The Constitution in Congress

The Federalist Period, 1789-1801
Author: David P. Currie
Publisher: University of Chicago Press
ISBN: 9780226131146
Category: Law
Page: 327
View: 3628

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In the most thorough examination to date, David P. Currie analyzes from a legal perspective the work of the first six congresses and of the executive branch during the Federalist era, with a view to its significance for constitutional interpretation. He concludes that the original understanding of the Constitution was forged not so much in the courts as in the legislative and executive branches, an argument of crucial importance for scholars in constitutional law, history, and government. "A joy to read."—Appellate Practive Journal and Update "[A] patient and exemplary analysis of the work of the first six Congresses."—Geoffrey Marshall, Times Literary Supplement

The Constitution in the Supreme Court

The First Hundred Years, 1789-1888
Author: David P. Currie
Publisher: University of Chicago Press
ISBN: 9780226131092
Category: Law
Page: 504
View: 5131

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Currie's masterful synthesis of legal analysis and narrative history, gives us a sophisticated and much-needed evaluation of the Supreme Court's first hundred years. "A thorough, systematic, and careful assessment. . . . As a reference work for constitutional teachers, it is a gold mine."—Charles A. Lofgren, Constitutional Commentary

Die Federalist papers

Author: Alexander Hamilton,James Madison,John Jay
Publisher: C.H.Beck
ISBN: 9783406547546
Category: Constitutional history
Page: 583
View: 3649

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Civil Rights, the Constitution, and Congress, 1863-1869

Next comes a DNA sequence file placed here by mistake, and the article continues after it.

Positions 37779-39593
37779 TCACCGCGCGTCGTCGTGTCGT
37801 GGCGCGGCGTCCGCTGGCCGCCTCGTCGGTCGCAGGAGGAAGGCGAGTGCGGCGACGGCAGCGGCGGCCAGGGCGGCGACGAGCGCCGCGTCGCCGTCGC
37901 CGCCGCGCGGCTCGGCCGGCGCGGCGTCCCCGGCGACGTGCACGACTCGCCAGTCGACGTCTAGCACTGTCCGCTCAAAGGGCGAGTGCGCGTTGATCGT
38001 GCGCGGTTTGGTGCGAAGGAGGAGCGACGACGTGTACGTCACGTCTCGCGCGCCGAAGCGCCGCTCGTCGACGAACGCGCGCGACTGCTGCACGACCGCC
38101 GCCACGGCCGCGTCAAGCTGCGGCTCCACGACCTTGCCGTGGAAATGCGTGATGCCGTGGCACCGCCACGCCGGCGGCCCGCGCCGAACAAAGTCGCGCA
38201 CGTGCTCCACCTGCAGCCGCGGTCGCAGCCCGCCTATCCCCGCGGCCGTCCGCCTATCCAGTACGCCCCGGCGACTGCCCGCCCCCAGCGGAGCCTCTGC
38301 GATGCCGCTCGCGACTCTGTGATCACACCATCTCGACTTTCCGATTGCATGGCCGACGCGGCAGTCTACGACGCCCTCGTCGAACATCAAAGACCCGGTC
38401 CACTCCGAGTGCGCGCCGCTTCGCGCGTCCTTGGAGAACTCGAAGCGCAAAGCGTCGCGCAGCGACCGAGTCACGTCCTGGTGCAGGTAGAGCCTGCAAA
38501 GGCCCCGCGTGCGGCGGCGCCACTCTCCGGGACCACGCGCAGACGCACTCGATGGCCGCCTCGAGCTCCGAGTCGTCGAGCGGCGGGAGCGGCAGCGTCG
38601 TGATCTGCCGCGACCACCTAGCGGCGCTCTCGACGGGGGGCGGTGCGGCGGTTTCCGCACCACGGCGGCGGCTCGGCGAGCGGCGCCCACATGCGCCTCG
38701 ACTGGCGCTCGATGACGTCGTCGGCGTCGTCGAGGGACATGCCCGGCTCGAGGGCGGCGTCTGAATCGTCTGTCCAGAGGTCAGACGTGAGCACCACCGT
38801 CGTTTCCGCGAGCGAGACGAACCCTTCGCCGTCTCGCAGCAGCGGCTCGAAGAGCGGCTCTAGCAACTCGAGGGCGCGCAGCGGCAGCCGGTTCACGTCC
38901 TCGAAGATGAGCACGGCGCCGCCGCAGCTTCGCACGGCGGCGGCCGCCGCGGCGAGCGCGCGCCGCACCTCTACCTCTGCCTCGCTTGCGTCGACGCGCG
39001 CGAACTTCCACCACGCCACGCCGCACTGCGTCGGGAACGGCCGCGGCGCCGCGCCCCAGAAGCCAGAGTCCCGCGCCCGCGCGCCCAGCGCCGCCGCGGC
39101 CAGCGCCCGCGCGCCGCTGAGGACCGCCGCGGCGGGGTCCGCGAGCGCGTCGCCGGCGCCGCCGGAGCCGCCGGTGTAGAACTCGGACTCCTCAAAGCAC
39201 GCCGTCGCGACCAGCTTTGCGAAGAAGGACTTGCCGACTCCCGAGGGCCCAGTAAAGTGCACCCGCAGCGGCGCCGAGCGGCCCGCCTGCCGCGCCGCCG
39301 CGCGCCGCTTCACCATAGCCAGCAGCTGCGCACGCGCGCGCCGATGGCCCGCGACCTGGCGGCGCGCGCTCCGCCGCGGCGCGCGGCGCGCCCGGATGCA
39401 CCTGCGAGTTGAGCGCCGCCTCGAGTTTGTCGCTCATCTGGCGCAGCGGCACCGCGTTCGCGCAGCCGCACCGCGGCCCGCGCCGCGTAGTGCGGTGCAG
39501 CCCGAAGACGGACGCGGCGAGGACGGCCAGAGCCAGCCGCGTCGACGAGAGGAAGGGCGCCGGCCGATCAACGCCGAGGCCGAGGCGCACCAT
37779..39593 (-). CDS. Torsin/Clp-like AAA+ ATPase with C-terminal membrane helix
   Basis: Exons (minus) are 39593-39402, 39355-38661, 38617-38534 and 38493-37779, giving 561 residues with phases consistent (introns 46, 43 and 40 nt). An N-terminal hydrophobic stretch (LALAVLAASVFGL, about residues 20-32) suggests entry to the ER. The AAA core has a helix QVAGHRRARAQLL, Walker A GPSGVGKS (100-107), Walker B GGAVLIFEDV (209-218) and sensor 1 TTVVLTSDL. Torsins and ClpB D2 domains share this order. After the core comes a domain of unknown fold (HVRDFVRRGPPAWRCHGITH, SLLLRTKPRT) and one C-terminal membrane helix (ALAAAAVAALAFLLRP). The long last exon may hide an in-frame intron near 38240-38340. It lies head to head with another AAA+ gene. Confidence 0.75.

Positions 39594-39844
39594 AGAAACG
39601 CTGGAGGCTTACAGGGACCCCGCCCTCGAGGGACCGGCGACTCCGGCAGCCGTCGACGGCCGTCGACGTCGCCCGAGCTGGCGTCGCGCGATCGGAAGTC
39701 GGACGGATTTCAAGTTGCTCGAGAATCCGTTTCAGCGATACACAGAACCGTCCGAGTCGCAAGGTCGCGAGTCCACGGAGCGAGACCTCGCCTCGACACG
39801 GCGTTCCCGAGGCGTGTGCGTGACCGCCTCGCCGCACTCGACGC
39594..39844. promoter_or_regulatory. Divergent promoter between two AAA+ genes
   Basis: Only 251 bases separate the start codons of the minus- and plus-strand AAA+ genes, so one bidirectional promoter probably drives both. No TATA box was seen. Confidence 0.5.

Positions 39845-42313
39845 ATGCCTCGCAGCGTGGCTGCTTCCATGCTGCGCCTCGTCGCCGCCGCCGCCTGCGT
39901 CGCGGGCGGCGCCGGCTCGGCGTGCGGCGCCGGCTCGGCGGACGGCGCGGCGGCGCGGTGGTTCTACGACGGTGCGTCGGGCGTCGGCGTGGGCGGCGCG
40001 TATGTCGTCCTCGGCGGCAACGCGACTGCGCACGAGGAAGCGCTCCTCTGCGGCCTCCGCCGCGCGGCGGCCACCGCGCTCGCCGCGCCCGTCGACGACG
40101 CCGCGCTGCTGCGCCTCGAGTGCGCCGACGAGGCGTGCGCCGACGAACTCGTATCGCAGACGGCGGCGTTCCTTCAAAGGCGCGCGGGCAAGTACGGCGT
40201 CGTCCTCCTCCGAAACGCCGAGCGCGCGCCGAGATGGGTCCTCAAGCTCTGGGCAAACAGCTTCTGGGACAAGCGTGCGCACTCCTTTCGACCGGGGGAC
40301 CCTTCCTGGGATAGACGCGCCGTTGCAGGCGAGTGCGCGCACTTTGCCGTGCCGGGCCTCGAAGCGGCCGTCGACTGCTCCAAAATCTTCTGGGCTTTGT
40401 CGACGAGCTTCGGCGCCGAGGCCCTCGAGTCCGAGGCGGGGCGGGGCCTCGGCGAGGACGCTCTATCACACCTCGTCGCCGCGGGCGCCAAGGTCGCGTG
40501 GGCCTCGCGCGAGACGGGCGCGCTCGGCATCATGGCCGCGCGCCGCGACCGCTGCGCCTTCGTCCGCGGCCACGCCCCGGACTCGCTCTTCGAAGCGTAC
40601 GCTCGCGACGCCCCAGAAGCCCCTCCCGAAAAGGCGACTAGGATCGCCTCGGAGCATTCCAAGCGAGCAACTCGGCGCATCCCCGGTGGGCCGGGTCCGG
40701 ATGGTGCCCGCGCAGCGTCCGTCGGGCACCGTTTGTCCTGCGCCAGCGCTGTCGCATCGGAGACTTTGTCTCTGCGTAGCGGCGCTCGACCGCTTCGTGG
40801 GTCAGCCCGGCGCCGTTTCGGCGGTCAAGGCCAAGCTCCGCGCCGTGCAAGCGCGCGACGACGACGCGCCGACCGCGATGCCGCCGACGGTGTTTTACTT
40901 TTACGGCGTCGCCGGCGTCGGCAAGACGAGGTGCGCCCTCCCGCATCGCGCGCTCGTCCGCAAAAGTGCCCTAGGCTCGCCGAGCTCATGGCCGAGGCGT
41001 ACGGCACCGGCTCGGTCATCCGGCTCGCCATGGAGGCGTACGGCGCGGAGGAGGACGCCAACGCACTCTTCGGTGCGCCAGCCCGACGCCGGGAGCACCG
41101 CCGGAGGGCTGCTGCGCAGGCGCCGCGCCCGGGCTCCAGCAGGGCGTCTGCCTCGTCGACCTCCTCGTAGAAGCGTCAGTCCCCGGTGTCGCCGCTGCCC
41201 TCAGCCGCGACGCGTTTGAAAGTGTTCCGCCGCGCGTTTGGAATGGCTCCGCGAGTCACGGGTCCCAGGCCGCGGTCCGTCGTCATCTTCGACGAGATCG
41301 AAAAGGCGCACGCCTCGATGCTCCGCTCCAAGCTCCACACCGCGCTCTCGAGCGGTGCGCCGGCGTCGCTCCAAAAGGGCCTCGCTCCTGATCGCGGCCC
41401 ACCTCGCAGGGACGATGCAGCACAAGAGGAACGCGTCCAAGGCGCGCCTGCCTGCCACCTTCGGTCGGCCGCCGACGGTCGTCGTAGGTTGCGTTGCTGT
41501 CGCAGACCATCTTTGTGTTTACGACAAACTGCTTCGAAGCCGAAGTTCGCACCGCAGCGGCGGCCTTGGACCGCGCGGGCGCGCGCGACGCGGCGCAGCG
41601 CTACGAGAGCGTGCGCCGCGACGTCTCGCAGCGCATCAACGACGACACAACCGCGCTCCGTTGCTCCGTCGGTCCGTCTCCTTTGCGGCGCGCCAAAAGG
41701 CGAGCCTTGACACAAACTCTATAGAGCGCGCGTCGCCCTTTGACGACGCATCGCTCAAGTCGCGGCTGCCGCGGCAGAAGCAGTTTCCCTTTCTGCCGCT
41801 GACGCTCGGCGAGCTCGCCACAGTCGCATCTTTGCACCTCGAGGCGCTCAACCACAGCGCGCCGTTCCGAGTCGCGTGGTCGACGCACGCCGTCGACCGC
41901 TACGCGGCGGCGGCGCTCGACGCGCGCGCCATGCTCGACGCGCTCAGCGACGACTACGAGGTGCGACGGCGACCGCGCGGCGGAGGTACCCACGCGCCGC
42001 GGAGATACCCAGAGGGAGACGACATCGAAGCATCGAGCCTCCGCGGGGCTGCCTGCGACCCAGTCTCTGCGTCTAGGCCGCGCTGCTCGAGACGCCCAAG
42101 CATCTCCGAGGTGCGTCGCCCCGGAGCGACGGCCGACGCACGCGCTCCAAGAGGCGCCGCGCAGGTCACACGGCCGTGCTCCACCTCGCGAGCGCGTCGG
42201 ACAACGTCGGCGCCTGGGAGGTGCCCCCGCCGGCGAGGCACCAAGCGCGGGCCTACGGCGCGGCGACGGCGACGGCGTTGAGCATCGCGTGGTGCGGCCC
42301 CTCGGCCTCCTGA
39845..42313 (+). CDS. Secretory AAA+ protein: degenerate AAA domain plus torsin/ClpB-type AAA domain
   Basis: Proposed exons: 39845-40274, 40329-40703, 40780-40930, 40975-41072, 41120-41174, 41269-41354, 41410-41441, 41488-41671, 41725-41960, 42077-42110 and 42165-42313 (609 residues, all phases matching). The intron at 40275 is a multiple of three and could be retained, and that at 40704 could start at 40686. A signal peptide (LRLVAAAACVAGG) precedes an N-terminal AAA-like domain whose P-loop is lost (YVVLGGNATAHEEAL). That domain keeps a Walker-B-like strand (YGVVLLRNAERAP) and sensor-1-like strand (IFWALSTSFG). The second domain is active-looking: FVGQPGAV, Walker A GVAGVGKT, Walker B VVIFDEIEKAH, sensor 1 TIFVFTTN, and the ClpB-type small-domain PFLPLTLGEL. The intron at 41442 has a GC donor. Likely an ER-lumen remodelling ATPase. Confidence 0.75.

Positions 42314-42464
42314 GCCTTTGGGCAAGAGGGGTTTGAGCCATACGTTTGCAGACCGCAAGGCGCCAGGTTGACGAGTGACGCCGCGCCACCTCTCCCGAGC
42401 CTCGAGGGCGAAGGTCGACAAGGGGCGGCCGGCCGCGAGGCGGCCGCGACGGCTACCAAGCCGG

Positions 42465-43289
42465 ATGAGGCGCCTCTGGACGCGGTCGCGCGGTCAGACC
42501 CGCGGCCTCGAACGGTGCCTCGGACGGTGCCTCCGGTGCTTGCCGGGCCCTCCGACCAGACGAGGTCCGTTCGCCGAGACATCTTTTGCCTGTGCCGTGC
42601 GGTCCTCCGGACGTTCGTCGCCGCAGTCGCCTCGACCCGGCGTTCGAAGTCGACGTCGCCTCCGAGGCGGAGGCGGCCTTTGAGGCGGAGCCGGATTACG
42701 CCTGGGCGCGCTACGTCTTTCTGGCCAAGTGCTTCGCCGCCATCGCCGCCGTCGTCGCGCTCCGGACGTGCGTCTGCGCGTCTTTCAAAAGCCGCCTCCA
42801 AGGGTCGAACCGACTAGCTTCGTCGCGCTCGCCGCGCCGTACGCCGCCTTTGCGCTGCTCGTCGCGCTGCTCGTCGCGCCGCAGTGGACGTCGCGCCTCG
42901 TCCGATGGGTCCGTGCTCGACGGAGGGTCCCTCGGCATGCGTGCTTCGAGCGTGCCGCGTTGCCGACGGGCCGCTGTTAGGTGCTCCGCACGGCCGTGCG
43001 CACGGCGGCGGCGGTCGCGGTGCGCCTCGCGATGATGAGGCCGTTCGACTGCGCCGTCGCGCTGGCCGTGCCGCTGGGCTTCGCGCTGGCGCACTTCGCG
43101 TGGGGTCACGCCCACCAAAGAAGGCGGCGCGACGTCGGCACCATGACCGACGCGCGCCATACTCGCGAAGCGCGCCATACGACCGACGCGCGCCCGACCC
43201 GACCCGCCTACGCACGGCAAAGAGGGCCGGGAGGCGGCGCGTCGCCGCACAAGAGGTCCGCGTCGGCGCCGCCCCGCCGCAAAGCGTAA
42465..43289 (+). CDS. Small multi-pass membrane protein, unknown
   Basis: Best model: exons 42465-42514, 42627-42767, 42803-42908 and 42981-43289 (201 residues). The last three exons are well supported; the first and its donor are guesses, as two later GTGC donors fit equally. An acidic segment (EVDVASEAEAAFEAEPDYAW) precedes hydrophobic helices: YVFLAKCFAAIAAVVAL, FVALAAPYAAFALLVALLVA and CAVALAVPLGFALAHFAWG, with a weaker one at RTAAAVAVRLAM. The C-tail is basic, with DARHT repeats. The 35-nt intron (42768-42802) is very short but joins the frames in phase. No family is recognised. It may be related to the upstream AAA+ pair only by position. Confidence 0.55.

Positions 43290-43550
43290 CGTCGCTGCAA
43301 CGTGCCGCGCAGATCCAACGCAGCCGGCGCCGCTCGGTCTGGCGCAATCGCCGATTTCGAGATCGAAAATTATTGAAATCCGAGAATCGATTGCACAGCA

Author: Earl M. Maltz
Publisher: N.A
Category: Law
Page: 198
View: 438

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Through a close analysis of legislative proceedings and of the precise language used, Maltz builds a strong case that Congressional actions on civil rights, including statutes such as the Freedman's Bureau Bill, the District of Columbia Suffrage Bill, and the Civil Rights Act of 1866, as well as the thirteenth, fourteenth, and fifteenth amendments of the early Reconstruction era generally reflected the ideology and intentions of the more conservative Republicans. These "moderates" advocated limited absolute equality rather than total racial equality and opposed the undue federal regulation of private and state actions.

The Constitution on the Campaign Trail

The Surprising Political Career of America's Founding Document
Author: Andrew Busch
Publisher: Rowman & Littlefield
ISBN: 9780742559011
Category: Law
Page: 319
View: 7309

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The Constitution is the fundamental governing document of the United States. But to what extent do candidates and parties make constitutional arguments in the course of American elections? By examining party platforms, candidate messages, presidential debates, and television ads, The Constitution on the Campaign Trail answers that question, and the results are fascinating. Busch finds evidence for both a long, broad decline in the use of constitutional rhetoric since the mid-19th century and a limited resurgence in that rhetoric over the last four decades. The political analysis found here is firmly grounded in historical research and the conclusions reached are trenchant.

Register of Debates in Congress; Comprising the Leading Debates and Incidents of the Second Session of the Eighteenth Congress: Dec. 6, 1824 to the First Session of the Twenty-fifth Congress, Oct. 16, 1837. Together with an Appendix Containing the Most Important State Papers and Public Documents to which the Session Laws Enacted During the Session, with Copious Index to the Whole

Author: United States. Congress
Publisher: N.A
Page: N.A
View: 5899

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The Constitution and the American Presidency

Author: Martin L. Fausold,Alan Shank
Publisher: SUNY Press
ISBN: 9780791404676
Category: Political Science
Page: 323
View: 5000

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In this unusual and provocative volume, historians examine the presidencies of Jefferson, Jackson, Lincoln, Theodore Roosevelt, F. D. R., and Truman, while political scientists assess the contemporary presidency and suggest a range of reforms, from modest to radical, including fundamental alterations to the balance of power between the presidency and the Congress.

The Constitution in Exile

How the Federal Government Has Seized Power by Rewriting the Supreme Law of the Land
Author: Andrew P. Napolitano